Health systems are turning to artificial intelligence to solve a major challenge for doctors: seeing a steady flow of patients while also responding promptly to people’s messages with questions about their care.
Physicians at three different health care systems across the U.S. are testing athat automatically drafts responses to patients’ queries about their symptoms, medications and other medical issues. The goal is to help cut down on the time doctors spend on written communications and free them up to see more patients in-person, as well focus on more medically complex tasks.
UC San Diego Health and UW Health have been piloting the tool since April. Stanford Health Care, considered one of the country’s leading hospitals, expects to make its AI tool available to some physicians beginning next week. At least a dozen or so physicians are already using it on a regular basis as part of the trial.
“Patient messages in-and-of themselves aren’t a burden — it’s more of a demand-capacity mismatch,” Dr. Patricia Garcia, a gastroenterologist at Stanford who is leading the pilot, told CBS MoneyWatch. “Care teams don’t have the capacity to address the volume of patient messages they receive in a timely way.”
The tool, a HIPAA-compliant version of OpenAI’s GPT language model, is integrated into physicians’ inboxes through medical software company Epic’s “MyChart” patient portal that lets clients send messages to their health care providers.
“It could be a great opportunity to support patient care and open up clinicians for more complex interactions,” Dr. Garcia said. “Maybe large language models could be the tool that changes the ‘InBasket’ from burden to opportunity.”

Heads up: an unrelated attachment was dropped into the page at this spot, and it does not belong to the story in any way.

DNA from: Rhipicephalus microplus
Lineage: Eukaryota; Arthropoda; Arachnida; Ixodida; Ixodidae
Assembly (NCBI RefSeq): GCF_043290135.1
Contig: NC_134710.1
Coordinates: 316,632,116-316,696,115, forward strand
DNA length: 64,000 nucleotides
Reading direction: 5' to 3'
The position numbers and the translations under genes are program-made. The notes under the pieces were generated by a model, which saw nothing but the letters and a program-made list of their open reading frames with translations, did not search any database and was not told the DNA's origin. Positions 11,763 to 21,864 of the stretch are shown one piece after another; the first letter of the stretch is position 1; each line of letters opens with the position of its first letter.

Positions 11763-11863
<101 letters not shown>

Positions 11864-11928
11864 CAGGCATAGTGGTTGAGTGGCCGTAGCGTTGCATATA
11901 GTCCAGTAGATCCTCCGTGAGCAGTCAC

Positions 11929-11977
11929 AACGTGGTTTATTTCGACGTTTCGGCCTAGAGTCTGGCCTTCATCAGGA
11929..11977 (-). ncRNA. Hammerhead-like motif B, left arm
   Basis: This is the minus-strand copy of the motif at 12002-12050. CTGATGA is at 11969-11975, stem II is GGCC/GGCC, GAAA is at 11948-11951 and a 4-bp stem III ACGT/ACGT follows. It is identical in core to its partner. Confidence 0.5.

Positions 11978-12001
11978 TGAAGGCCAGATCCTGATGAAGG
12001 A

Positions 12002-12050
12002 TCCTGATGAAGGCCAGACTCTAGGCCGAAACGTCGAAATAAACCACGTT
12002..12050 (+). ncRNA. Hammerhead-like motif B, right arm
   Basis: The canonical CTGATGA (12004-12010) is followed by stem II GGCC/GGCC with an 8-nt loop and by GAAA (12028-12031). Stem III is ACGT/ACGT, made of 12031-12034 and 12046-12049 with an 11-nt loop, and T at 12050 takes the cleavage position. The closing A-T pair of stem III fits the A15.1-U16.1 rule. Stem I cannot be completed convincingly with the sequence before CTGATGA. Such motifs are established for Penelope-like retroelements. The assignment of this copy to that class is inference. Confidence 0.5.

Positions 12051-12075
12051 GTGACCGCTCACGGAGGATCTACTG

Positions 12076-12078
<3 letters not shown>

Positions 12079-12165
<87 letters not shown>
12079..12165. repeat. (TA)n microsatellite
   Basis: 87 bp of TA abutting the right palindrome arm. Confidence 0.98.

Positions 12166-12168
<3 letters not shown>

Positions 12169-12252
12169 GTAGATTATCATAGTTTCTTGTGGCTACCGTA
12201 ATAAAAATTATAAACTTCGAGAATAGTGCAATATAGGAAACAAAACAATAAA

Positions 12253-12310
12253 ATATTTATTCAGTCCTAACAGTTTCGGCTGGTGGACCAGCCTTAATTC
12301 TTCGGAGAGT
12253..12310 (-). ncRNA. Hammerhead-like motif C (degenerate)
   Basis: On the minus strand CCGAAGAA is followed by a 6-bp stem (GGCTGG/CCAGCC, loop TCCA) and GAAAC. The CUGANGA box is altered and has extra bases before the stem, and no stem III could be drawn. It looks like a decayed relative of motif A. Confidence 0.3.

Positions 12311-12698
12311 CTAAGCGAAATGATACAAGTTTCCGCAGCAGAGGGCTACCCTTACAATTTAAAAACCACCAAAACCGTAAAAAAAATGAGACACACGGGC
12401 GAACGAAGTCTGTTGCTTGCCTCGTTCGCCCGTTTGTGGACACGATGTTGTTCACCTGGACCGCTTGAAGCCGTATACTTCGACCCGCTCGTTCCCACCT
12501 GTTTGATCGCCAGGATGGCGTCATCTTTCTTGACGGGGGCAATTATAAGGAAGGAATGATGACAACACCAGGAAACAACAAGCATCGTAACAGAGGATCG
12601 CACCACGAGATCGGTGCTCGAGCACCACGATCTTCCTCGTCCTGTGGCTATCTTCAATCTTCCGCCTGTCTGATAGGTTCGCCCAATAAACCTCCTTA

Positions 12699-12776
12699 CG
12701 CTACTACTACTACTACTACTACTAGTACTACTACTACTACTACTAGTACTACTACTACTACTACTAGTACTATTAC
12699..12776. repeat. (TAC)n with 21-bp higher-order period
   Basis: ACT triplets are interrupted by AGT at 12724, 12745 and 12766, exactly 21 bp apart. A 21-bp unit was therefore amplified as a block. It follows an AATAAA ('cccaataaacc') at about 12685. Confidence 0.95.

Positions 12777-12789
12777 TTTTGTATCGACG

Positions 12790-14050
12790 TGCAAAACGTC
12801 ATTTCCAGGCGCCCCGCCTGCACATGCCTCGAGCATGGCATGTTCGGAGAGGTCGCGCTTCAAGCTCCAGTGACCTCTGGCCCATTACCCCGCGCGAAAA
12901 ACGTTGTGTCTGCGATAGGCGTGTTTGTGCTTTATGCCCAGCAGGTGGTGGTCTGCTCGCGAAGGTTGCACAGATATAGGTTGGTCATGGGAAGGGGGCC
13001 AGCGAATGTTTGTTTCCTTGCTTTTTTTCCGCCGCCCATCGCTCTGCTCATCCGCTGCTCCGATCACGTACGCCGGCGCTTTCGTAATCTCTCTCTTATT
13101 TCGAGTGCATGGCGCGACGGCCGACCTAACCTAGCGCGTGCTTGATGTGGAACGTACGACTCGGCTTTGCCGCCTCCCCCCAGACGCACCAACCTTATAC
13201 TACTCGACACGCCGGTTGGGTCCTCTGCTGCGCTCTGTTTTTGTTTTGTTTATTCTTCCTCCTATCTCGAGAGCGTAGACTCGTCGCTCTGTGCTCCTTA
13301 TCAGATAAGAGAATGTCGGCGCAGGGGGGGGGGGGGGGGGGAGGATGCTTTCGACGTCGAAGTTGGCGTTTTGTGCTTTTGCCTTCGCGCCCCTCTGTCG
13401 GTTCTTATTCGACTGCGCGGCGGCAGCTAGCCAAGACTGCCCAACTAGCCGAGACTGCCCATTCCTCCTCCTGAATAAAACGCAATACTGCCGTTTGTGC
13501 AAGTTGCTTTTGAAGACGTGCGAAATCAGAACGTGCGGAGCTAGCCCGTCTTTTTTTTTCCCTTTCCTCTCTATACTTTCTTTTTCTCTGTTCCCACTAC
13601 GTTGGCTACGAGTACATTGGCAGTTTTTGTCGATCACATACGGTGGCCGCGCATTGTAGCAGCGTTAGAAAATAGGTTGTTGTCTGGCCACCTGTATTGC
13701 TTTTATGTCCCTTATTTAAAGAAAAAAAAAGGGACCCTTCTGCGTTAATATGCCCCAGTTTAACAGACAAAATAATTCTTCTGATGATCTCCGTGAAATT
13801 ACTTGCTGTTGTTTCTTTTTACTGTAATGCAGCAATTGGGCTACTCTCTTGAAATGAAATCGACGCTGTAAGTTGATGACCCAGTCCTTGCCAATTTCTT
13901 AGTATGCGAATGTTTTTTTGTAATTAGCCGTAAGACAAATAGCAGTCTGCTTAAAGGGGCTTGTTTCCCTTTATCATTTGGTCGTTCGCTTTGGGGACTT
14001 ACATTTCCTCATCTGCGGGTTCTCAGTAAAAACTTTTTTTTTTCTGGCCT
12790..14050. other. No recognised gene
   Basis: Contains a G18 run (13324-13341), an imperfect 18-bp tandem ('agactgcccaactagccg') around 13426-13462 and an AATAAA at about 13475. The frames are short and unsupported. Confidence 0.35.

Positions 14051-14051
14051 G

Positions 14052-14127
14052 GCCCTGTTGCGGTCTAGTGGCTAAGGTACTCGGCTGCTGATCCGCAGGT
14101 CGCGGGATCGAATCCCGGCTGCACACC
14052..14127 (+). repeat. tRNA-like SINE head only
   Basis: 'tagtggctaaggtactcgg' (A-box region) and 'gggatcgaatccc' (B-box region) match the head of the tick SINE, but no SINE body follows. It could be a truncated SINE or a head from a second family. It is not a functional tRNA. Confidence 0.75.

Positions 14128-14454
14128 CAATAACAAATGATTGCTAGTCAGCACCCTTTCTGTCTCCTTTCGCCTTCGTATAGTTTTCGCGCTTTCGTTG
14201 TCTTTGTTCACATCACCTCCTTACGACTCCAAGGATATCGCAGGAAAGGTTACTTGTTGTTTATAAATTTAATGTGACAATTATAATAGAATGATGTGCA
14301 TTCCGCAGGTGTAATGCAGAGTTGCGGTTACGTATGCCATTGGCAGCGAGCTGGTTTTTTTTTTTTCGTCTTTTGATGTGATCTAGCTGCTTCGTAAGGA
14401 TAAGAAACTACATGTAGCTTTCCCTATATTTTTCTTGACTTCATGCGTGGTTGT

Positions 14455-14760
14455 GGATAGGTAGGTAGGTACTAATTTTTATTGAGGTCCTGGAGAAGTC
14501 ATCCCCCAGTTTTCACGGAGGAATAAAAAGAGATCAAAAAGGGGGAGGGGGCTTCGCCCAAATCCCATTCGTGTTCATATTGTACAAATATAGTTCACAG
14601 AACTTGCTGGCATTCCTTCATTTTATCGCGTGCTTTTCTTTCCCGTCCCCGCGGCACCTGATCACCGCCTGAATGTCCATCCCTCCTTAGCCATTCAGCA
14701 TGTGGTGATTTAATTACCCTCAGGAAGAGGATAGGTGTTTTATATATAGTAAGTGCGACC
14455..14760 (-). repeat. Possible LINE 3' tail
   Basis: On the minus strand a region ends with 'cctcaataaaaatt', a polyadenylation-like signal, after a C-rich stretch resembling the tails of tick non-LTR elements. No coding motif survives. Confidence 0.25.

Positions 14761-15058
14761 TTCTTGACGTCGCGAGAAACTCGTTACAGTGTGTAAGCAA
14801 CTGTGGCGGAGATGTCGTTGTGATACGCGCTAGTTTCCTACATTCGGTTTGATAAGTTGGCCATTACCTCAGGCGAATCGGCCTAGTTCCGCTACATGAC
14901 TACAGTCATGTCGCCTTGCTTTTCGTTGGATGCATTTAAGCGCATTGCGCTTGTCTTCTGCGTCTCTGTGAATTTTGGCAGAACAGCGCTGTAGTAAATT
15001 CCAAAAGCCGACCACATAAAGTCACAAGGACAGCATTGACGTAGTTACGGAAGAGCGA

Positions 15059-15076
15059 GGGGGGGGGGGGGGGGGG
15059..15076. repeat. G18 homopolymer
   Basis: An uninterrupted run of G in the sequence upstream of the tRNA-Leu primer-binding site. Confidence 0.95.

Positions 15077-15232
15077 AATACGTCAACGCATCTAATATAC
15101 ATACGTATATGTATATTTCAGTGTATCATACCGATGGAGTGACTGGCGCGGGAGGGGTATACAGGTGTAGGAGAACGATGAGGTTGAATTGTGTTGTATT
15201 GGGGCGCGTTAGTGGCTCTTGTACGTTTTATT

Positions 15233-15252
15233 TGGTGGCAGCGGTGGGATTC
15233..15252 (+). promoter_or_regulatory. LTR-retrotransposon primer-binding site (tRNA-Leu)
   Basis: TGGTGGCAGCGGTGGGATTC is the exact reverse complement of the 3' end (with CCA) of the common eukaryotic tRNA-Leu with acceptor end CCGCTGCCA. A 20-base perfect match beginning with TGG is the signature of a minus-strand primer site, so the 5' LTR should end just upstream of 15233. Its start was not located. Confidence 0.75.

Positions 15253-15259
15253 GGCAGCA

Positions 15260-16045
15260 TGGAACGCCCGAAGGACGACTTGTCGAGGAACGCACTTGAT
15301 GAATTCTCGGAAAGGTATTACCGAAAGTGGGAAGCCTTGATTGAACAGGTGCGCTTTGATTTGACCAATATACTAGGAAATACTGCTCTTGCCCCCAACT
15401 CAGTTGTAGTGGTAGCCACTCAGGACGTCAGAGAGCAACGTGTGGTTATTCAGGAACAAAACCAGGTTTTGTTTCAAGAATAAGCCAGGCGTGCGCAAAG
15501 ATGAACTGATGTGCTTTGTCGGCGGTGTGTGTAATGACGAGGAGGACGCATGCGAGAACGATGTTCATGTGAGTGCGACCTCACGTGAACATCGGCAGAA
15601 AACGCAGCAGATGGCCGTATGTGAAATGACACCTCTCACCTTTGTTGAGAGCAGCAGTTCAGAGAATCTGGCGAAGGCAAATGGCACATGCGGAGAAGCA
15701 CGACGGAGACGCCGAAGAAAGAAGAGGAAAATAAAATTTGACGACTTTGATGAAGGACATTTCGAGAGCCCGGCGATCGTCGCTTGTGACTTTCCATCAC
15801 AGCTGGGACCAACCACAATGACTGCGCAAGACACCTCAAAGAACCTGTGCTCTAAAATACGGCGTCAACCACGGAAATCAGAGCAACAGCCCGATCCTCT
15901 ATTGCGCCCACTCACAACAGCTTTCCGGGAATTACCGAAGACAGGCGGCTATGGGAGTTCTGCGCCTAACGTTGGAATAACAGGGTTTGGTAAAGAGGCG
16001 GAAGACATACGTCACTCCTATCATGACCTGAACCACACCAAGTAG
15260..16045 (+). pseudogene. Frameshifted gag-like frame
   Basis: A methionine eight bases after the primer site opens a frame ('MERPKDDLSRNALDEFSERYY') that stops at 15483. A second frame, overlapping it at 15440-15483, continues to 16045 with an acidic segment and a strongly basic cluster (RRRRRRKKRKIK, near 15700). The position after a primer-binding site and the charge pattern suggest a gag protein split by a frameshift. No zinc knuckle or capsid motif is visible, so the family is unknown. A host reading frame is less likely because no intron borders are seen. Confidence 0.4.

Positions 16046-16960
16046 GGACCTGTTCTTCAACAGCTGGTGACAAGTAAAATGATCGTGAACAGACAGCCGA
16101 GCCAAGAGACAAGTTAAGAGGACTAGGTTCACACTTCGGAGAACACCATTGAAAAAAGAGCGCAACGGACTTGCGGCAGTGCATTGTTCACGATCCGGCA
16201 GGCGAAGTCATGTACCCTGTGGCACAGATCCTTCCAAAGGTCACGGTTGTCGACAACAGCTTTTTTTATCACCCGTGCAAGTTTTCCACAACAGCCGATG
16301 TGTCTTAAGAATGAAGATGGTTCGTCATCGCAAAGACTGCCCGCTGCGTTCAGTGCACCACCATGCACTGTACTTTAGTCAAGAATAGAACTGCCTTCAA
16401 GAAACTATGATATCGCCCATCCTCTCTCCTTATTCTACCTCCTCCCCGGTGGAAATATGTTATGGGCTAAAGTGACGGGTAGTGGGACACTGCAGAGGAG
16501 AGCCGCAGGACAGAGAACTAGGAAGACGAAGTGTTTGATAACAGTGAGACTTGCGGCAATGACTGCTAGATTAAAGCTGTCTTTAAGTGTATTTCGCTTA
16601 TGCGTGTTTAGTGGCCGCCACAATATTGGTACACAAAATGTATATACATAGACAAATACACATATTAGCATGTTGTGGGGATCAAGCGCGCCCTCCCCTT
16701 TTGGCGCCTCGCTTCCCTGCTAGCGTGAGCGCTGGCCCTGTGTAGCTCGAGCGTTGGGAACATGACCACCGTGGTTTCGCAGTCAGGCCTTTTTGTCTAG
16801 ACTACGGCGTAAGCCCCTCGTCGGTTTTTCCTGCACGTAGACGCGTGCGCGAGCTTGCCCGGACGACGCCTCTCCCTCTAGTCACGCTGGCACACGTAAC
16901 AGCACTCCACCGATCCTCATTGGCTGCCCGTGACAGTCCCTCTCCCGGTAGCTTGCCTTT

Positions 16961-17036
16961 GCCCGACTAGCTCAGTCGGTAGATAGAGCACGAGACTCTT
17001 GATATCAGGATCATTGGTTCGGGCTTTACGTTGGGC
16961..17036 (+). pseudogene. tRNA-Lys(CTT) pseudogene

The hope is that the tool will lead to less administrative work for doctors, while at the same time improving patient engagement and satisfaction. “If it works as predicted, it’s a win across the board,” she added.
Can AI show empathy?
Although corresponding with the new generation of AI is no substitute for interacting with a doctor, research suggests the technology is now sophisticated enough to engage with patients — a vital aspect of care that can be overlooked given America’s fragmented and bureaucratic health care system.
Indeed, a recent study published in the journal JAMA Internal Medicine found that patients preferred responses from ChatGPT over doctors to nearly 200 queries posted in a social media forum online. The chatbot responses were rated higher by patients for both quality and empathy, the authors found.
Dr. Christopher Longhurst, an author of the study, said this shows that tools like ChatGPT offer enormous promise for their use in health care.
“I think we’re going to see this move the needle more than anything has in the past,” said Longhurst, chief medical officer and chief digital officer at UC San Diego Health, as well as an associate dean at the UC San Diego School of Medicine. “Doctors receive a high volume of messages. That is typical of a primary care doctor, and that’s the problem we are trying to help solve.”
Notably, using technology to help doctors work more efficiently and intelligently isn’t revolutionary.